DNR Interactive Geology Portal (Washington State Department of Natural Resources)

The Seattle Fault – Beneath Largest City in the Pacific Northwest (2 minute Geology, from HUGEfloods.com Youtube Channel)

Tsunami inundation maps (Washington State Department of Natural Resources)

Tsunami Evacuation Zones (Washington State Department of Natural Resources)

Recent Earthquakes Map (Pacific Northwest Seismic Network)

Earthquakes in Washington (United States Geological Survey)

Tax Reform Roundtable, Prosser, Oct. 18, 2017

Congressman Dan Newhouse will be holding a tax reform roundtable meeting in Prosser on October 18, 2017 from 10:00 am – 11:00 am at the Walter Clore Wine & Culinary Center, 2140 Wine Country Road, Prosser, WA 99350.  With tax reform on the horizon, he believes it is important to hear from community leaders and local elected officials about how the tax code affects families and businesses in the 4th Congressional District.  RSVP is needed. Please see the attached PDF file for RSVP information.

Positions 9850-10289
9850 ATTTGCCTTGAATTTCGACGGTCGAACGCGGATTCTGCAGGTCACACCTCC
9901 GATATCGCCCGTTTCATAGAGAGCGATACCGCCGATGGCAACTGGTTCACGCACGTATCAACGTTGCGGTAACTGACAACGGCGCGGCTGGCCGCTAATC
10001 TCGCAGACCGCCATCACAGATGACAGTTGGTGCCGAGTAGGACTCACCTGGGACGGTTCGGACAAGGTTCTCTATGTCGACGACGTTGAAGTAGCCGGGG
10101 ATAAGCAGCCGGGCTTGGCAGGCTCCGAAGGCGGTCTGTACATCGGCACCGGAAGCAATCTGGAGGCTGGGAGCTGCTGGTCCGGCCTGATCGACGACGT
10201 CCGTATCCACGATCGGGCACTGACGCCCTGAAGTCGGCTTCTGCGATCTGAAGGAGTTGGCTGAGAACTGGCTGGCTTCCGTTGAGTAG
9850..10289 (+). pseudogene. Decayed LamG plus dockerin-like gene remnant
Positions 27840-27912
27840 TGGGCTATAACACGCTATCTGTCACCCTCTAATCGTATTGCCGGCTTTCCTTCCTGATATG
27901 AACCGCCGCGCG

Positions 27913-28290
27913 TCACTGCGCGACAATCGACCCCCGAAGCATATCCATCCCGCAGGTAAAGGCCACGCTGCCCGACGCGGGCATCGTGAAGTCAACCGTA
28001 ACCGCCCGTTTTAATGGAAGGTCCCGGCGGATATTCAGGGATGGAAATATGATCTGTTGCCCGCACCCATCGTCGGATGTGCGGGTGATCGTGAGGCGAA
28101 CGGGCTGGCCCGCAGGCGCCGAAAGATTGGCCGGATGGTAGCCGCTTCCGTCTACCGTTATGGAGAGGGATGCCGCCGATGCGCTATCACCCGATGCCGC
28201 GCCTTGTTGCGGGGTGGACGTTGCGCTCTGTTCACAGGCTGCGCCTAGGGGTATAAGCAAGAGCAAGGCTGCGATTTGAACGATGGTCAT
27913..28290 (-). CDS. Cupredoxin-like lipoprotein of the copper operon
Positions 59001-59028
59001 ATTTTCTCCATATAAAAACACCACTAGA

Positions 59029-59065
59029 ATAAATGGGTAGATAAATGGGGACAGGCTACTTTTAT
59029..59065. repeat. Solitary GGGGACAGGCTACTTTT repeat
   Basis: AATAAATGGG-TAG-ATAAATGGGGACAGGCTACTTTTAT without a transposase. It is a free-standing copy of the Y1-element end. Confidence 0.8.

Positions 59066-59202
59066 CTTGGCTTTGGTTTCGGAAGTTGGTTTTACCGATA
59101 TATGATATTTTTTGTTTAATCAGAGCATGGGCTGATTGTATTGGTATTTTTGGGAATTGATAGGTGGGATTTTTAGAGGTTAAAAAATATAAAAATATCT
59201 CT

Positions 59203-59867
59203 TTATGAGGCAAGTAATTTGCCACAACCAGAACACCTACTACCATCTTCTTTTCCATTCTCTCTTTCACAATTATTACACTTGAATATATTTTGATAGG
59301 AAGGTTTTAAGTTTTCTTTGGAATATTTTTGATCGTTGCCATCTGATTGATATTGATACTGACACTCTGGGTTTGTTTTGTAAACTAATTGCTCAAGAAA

Click here for Tax Reform Roundtable pdf file

Puerto Rico Disaster Reports, Oct. 16, 2017

Puerto Rico continues to struggle following the recent hurricanes.

Here is a link, to an ARRL report on ham radio operators sent down to assist with communications. Note the references to generator fires, generator failures, hospital evacuations, and shortages of food, fuel and water.

This week, the team relayed a request for Culebra Hospital, which reported that a generator fire had forced relocation to a nearby clinic. In addition, volunteers relayed a request from Culebra Hospital that it needs temporary housing from FEMA for necessary staff members who lost their homes in the hurricane. The team also relayed a message for Hima San Pablo Hospital in Fajardo, which needed specialized IV fluids for a 4-day-old infant.